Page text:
Archives for: January 2011
When you exercise your body burns fuel in 3 stages.
For the first few minutes your body will utilize an Anaerobic pathway (no oxygen) that is quick to respond but is very inefficient. Creatine Phosphate and Glycogen which is stored in your muscles and liver cells gets used first. As much as 20% of the total Glycogen that is stored there can be used during this phase.
There will be a shift in metabolism to the more efficient Aerobic pathway (oxygen) where the energy stored in fat cells is used. This phase creates much more heat. This phase lasts the longest or until the stored energy in your fat cells is depleted.
As the exercise intensifies or is prolonged there is a switch back to anaerobic energy use using up the remaining stored Glycogen.It is during this phase that one of the by-products of the Anaerobic pathway- Lactic Acid is produced. Lactic Acid is what makes your muscles sore after heavy, prolonged exercise.
After learning this information I started thinking about many years ago remembering a funny feeling I would get after I would start running. After about the first 3 or 4 minutes of running I would get this feeling that started in my legs and worked its way up to my torso that felt like lightly burning goose bumps! It only lasted for 10 seconds or so but I never knew what was causing it. Now I know it was the switch from phase 1 pathway to phase 2 pathway.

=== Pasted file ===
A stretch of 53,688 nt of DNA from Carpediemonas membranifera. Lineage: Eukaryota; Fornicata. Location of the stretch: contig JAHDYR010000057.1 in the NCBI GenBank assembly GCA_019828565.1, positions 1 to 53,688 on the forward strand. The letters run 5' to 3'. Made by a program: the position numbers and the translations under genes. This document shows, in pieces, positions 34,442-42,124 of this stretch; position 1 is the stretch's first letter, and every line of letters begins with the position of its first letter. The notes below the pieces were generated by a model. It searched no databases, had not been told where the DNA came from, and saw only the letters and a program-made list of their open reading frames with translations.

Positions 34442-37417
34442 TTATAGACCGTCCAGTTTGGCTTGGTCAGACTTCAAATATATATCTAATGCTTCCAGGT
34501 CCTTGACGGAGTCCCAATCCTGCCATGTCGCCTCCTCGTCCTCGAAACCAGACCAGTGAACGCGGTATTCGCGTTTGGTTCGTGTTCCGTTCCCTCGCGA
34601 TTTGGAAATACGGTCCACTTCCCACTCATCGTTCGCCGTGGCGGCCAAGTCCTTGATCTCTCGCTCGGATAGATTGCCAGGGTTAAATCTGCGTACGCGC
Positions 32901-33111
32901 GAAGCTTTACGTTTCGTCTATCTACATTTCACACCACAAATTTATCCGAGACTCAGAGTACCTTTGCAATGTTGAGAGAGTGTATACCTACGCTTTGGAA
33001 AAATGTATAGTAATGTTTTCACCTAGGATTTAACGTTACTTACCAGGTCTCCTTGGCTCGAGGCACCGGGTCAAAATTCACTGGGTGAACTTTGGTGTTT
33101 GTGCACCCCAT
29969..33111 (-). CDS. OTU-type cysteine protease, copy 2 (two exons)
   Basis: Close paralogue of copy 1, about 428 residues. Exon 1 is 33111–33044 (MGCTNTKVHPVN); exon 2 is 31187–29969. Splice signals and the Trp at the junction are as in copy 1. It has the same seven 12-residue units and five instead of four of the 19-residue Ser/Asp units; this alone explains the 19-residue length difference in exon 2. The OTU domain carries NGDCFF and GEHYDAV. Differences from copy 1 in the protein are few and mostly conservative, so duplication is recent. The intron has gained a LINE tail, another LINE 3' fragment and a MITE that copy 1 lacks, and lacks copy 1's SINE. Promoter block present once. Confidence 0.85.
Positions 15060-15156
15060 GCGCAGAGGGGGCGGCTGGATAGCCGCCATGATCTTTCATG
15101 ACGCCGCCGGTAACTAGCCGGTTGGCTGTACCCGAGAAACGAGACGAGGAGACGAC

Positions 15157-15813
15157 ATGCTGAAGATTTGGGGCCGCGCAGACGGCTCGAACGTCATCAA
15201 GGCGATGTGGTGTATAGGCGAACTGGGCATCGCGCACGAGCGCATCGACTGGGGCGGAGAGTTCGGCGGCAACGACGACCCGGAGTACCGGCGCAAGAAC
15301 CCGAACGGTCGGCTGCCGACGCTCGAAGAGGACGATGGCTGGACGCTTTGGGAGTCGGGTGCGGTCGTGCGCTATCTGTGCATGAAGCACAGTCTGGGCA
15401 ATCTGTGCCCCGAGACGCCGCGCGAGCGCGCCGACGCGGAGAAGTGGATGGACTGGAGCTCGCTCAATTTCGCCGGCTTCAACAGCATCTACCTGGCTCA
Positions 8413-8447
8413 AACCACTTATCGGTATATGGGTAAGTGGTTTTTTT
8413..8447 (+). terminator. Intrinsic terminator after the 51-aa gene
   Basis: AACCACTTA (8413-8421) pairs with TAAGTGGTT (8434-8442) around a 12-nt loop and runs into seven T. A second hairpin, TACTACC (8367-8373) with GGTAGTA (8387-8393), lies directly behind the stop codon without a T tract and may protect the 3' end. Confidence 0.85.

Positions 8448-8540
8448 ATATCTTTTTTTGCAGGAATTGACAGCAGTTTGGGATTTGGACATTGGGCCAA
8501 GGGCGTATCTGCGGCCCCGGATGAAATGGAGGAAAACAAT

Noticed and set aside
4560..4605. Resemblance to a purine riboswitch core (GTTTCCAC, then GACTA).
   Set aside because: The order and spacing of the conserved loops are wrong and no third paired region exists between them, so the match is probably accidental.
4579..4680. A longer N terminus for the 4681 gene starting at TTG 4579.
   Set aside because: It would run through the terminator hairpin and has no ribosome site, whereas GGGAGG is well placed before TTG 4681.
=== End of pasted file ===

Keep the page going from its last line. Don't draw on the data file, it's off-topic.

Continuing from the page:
I’ve since changed my running style to the “Galloway” running style for marathons. My style based on my running speed equates to running 5 minutes and walking 1 minute- the whole race. This minimizes the build up of lactic acid and also minimized that weird goose bump feeling so much that I don’t notice it anymore.